Teaching The Columbian Exchange
Shmoop will make you a better lover…of history.
The Columbian Exchange is a must-teach for any U.S. History class.
In this guide you will find:
- a timeline activity of New World devastation. (Thanks, Columbus!)
- current resources on disease and destruction.
- discussion questions exploring the environment, the economy, and the culture.
We take our coffee with two creams, one sugar, and no smallpox. Thanks.
What's Inside Shmoop's History Teaching Guides
Shmoop is a labor of love from folks who love to teach. Our teaching guides will help you supplement in-classroom learning with fun, engaging, and relatable learning materials that bring history to life.
Inside each guide you'll find quizzes, activity ideas, discussion questions, and more—all written by experts and designed to save you time. Here are the deets on what you get with your teaching guide:
- 3-5 Common Core-aligned activities (including quotation, image, and document analysis) to complete in class with your students, with detailed instructions for you and your students.
- Discussion and essay questions for all levels of students.
- Reading quizzes to be sure students are looking at the material through various lenses.
- Resources to help make the topic feel more relevant to your 21st-century students.
- A note from Shmoop's teachers to you, telling you what to expect from teaching the topic and how you can overcome the hurdles.
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Instructions for You
American ideology has for centuries been infused with the belief that America is a special place with a special destiny. George Washington described the continent as a "conspicuous theater . . . peculiarly designed by Providence for the display of human greatness and felicity." Abraham Lincoln described America as "a new nation conceived in liberty and dedicated to the position that all men are created equal," and more simply as "the last, best hope of earth." During the nineteenth century, millions poured westward in the belief that it was America’s "manifest destiny" to conquer the continent. And just as many poured into the continent in the belief that America was a refuge for "your tired, your poor, your huddled masses yearning to breathe free." In the first part of the twentieth century, Woodrow Wilson attempted to reshape centuries of European economic and political practice with his Fourteen Points. And later in the century, American presidents pledged to "support free peoples" in every country, on every continent where they faced threats to their liberties.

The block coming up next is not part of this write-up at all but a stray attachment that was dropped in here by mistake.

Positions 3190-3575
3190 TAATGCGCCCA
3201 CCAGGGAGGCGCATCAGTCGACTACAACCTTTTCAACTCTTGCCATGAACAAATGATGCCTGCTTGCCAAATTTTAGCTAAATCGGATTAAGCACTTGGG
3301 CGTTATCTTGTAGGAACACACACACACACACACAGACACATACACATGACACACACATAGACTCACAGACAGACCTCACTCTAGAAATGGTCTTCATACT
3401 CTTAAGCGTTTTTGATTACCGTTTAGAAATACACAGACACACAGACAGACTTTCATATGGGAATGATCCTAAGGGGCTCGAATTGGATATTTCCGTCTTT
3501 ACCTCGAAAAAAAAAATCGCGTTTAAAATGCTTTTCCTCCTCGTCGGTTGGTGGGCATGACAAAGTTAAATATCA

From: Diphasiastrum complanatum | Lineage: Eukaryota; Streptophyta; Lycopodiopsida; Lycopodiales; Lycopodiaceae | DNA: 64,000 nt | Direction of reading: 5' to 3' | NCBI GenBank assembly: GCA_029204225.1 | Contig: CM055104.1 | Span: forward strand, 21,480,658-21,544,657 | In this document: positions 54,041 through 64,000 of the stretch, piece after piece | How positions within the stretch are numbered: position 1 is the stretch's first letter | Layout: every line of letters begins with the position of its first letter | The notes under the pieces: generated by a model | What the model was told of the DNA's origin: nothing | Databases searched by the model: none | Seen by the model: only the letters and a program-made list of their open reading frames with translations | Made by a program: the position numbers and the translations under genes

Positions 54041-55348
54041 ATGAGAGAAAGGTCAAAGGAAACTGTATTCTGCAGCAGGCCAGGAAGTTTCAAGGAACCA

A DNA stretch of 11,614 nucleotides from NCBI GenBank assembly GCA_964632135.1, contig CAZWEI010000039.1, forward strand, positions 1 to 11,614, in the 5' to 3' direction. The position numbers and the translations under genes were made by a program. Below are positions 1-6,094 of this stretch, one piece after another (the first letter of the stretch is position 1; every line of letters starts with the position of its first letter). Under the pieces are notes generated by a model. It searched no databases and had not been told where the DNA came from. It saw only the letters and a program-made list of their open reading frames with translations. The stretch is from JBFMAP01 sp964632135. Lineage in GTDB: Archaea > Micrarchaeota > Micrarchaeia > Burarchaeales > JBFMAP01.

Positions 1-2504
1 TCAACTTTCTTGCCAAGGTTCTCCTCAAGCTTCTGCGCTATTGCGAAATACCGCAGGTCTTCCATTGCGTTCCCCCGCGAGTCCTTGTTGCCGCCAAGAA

For centuries, Americans have nursed a sense of national uniqueness, but this sense of "American exceptionalism" was voiced from the start. Read the following quotes:
"Touching these savages, there is a thing I cannot omit to remark to you, it is that it appears visibly that God wishes that they yield their place to new peoples."
– a member of La Salle's Mississippi River expedition, 1682
"For the natives, they are neere all dead of Small poxe, so as the Lord hathe cleared our title to what we possess."
– John Winthrop, first governor of Massachusetts Bay Colony
Based on the reading of Shmoop's page on Ideology in the Columbian Exchange, what is missing from these assessments of providential protection and blessing?
What do you think? Is America a "special place?"
Does it have a special role in the world?
Does it represent something distinctive to the world’s people?
Is this sense of America changing? Increasing? Diminishing? Why?
Is this change due to things America has done?
Or are there larger forces at play? (i.e., globalization, growing European and Asian economies)
Has this sense of American exceptionalism served America well or has it hurt America?
Has it made America an arrogant international bully and meddler?
Or has it made America a refuge, role model, and responsible world citizen?
(Lesson aligned with CA History-Social Sciences 9th-12th grade chronological and spatial thinking standard 1; historical interpretation standards 1, 2, 3, 4, 5)
Instructions for Your Students
Historians have been debating the question of "American exceptionalism" -- in other words, the question of whether America has a special or unique role in the world, or whether it's a "normal" country like any other -- for a long time. Is there anything "exceptional" about the ecological history of the Columbian Exchange? Is this the kind of "American exceptionalism" that people usually think of?